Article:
It is not.
But, in order to successfully learn how to properly do doubles, you also have to learn and practice as there was no rebound.
In fact, both the videos you posted in the comments are suggestions about other ways to improve it.
The point is that the second stroke does use the rebound, but it cannot only rely on it. Practicing on a surface that offers little or no rebound allows you to improve the way you "reply" to the rebound (for both the upstroke and downstroke), improves the strength and endurance of muscles and tendons of your arms, wrists and hands, allowing you to only use the energy and movements required to properly play the second stroke, without wasting anything.
Also consider that, while the general technique is almost the same at any speed, it actually isn't, and deciding the amount of energy (and relying on rebound) it's up to you, your experience, your practice and the musical result you want to achieve.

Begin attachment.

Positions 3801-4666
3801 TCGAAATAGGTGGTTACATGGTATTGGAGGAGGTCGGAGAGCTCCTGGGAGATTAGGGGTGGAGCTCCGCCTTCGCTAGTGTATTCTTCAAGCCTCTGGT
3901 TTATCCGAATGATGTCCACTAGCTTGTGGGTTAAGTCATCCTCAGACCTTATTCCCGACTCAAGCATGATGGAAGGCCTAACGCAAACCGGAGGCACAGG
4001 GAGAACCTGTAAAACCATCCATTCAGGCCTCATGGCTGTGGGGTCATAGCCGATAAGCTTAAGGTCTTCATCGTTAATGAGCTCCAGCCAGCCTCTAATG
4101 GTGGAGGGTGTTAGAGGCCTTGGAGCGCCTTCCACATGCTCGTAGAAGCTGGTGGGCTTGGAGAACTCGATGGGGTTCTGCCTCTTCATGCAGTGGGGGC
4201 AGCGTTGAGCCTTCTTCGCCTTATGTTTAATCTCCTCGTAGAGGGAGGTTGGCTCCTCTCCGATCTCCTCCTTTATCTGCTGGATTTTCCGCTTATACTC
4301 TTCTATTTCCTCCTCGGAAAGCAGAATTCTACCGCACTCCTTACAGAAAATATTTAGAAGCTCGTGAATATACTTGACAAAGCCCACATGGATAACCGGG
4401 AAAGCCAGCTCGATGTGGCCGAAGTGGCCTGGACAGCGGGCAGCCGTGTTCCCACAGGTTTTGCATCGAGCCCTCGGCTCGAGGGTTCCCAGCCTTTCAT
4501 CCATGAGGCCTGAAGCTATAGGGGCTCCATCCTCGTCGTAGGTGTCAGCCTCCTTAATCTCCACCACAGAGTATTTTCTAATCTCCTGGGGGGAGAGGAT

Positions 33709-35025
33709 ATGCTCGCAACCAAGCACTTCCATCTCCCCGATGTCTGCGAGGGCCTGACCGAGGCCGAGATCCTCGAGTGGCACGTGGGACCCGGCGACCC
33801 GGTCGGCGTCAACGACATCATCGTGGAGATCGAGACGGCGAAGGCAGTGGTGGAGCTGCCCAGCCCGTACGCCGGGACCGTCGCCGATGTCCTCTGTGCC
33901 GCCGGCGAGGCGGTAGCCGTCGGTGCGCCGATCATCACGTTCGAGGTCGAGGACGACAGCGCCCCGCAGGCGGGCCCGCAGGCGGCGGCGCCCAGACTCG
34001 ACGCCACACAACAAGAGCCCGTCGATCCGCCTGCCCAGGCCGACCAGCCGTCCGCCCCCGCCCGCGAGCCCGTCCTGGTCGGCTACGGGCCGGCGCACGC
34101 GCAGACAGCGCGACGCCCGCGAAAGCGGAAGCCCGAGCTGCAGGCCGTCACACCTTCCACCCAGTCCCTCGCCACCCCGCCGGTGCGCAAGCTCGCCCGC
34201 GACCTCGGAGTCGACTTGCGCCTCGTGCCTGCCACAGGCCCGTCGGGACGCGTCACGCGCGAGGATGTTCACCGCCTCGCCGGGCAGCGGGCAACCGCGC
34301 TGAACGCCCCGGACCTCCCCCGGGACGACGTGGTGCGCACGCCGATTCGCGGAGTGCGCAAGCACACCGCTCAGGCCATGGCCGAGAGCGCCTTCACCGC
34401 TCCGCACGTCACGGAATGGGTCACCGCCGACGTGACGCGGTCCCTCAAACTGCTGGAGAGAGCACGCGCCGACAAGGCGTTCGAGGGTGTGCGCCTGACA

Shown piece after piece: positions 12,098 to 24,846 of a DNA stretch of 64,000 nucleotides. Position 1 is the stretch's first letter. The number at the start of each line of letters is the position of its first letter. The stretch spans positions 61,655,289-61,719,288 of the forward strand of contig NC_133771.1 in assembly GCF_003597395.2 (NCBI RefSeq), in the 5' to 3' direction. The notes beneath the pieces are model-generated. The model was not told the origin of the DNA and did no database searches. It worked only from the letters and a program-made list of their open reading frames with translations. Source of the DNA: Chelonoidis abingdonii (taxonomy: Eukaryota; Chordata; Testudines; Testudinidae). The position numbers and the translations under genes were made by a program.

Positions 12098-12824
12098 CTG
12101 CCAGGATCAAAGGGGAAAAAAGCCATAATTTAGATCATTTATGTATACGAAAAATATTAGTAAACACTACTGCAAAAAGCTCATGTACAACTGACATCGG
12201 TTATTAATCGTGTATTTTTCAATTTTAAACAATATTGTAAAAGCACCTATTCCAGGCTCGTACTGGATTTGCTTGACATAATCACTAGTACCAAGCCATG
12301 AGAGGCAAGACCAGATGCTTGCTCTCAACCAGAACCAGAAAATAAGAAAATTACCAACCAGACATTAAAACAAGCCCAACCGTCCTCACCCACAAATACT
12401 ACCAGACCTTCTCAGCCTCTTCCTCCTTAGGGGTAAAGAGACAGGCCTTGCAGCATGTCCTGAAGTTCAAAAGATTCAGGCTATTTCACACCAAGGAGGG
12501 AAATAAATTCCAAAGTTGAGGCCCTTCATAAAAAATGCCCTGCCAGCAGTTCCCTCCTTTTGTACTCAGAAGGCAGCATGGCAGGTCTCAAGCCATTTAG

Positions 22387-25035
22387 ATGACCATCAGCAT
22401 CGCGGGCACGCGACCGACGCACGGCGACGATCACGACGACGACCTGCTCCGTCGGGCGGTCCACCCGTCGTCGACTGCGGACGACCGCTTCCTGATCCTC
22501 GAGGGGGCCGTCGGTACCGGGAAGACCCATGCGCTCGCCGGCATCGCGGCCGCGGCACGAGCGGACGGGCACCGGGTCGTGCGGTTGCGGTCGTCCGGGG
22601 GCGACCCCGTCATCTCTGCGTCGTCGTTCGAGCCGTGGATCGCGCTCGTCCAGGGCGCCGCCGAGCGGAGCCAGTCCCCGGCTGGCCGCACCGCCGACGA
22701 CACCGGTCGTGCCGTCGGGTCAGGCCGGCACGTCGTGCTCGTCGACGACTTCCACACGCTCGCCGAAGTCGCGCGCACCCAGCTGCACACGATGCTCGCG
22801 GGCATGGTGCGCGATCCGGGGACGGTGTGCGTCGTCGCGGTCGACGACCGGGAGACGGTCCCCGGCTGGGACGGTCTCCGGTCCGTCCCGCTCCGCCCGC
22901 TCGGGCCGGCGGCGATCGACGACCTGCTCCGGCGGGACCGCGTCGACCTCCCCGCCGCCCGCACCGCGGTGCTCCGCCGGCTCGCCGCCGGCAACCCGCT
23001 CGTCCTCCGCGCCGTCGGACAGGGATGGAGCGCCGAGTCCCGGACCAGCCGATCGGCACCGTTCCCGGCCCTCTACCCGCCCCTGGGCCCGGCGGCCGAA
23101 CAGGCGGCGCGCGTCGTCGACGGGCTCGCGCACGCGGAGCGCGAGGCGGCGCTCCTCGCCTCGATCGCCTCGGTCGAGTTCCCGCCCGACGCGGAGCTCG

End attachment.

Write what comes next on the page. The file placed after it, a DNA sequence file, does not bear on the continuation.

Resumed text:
Clearly, at higher speeds, you cannot control each second stroke as you would at slower speeds; you may try, but you have to be sure you're up to it, otherwise you could risk injuring yourself (tendinitis is a very bad thing).
At lower speeds you cannot obviously count on the rebound in any way, as there's no enough rebound "height" that could match the speed.
At "medium" speeds, choosing whether to use more rebound or more control can dramatically change the musical result and feeling, as the energy (and timing) that is put on the strokes is very different.
So, yes, you should also practice without rebound, but remember that it's only part of the practice.